While stand-alone photovoltaic cells can be used to cheaply generate electricity, transportable fuels will still be crucial in a carbon-constrained world, in particular for shipping, freight and aviation. Hydrogen generated from solar-driven electrolysis of water has the potential to provide clean, sustainable, abundant and transportable energy. Towards realising this goal, artificial photosynthetic approaches such as photoelectrochemical (PEC) cells are being investigated. A PEC cell requires a semiconductor electrode that fulfils several essential prerequisites: a small semiconductor bandgap for efficiently harvesting a large proportion of the solar spectrum, appropriate band edges for redox reactions, high catalytic conversion efficiency of photogenerated carriers, durability in aqueous environments, and low cost.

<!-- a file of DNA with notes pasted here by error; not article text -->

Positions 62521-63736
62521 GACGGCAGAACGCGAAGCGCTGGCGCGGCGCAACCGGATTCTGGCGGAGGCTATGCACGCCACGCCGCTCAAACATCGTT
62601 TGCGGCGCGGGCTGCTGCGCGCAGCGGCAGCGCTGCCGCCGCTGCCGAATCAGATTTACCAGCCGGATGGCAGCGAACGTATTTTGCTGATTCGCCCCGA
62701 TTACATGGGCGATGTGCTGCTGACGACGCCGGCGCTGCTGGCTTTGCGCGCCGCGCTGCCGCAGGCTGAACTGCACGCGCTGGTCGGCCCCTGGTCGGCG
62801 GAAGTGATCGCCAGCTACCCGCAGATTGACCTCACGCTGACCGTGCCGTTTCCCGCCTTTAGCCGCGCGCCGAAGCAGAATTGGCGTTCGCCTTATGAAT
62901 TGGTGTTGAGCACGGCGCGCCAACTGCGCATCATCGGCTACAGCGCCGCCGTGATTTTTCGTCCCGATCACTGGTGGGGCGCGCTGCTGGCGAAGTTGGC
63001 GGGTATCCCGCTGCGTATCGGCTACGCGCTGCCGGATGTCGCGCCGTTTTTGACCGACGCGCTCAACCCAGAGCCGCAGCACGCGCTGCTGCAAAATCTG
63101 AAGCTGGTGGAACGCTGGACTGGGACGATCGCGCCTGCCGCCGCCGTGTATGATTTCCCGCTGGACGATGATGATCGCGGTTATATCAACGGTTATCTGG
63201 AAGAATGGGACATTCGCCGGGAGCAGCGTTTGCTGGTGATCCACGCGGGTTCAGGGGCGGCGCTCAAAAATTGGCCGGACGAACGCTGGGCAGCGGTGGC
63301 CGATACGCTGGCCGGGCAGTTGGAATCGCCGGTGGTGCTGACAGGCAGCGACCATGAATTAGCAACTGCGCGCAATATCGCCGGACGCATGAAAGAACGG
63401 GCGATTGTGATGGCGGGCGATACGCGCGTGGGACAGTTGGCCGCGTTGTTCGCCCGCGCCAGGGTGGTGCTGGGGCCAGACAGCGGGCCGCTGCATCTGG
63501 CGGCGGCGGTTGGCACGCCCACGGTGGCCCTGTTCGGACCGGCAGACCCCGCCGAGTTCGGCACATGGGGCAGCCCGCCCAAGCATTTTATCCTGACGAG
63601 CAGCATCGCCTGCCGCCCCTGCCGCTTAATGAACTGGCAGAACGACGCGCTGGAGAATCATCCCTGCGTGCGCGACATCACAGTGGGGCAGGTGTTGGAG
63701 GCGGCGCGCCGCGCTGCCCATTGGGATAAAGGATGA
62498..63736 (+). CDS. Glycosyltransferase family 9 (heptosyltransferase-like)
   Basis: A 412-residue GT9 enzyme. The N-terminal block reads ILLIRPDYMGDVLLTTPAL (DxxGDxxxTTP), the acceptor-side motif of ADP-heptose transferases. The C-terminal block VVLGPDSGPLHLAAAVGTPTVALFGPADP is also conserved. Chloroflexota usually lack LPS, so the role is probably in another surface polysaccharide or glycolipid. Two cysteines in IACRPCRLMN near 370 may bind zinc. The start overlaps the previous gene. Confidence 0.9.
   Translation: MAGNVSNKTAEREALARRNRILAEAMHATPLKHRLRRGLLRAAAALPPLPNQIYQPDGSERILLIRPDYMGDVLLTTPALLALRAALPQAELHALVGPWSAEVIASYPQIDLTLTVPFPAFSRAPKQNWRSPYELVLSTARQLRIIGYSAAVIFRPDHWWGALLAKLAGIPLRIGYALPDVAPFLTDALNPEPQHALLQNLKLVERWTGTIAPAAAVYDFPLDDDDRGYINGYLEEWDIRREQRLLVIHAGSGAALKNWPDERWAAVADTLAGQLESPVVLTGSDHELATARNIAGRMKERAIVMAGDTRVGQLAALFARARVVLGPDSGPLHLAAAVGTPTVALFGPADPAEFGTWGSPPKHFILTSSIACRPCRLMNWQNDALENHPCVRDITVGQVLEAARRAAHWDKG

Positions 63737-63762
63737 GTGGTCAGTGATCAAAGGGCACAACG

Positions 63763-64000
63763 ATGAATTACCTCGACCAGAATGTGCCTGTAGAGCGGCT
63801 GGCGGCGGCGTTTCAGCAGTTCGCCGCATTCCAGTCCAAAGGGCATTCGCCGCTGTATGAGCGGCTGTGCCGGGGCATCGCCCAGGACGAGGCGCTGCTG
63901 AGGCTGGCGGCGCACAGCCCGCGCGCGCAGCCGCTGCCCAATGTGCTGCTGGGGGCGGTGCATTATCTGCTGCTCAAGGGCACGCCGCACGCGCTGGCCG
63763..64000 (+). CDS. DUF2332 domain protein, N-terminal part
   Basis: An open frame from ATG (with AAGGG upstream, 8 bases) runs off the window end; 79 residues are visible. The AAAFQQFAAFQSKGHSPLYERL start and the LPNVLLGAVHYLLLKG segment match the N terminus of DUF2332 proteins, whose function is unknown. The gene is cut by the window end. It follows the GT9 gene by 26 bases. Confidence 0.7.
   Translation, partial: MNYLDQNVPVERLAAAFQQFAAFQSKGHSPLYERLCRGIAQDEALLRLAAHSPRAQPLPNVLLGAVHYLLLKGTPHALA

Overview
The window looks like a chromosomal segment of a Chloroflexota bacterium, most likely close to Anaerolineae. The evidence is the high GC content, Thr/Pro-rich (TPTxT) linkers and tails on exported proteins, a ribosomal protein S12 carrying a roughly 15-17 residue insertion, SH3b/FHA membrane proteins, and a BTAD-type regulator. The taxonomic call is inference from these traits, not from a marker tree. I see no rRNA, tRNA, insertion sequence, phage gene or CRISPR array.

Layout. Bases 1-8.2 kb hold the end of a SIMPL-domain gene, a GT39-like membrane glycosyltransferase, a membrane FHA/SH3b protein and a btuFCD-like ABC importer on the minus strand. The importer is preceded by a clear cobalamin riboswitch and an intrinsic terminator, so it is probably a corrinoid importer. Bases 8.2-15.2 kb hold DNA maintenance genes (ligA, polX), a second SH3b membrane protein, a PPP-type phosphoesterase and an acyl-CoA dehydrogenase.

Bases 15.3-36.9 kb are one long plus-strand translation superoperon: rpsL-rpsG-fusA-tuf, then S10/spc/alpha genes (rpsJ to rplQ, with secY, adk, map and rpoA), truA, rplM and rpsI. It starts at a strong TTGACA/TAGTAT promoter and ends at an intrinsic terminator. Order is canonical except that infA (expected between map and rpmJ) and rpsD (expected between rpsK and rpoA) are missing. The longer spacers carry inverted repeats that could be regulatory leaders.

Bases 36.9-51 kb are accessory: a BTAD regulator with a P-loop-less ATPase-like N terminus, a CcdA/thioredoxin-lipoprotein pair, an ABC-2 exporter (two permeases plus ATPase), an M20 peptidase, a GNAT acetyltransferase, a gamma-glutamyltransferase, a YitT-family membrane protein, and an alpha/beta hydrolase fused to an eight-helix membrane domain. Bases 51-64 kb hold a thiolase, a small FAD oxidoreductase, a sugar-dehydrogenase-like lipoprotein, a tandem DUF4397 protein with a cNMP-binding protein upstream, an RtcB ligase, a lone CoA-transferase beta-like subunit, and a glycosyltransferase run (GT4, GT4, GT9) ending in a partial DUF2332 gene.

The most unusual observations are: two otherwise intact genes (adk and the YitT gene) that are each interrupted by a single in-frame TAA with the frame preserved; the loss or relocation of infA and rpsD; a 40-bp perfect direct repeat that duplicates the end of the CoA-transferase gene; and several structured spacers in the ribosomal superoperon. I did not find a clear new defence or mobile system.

In this talk, I will present our work on the development of photoelectrodes for solar hydrogen generation based on Fe2O3, GaN, CdS semiconductor nanostructures. Following this, I will introduce photovoltaic assisted photoelectrodes in tandem configuration for spontaneous hydrogen evolution using solar energy as the sole energy input. In particular, our results on perovskite solar cell integrated photoelectrodes will be presented, with emphasis on the device fabrication and light harvesting characteristics.
Refreshments will be held in the Tea Room after the Seminar (around 4pm)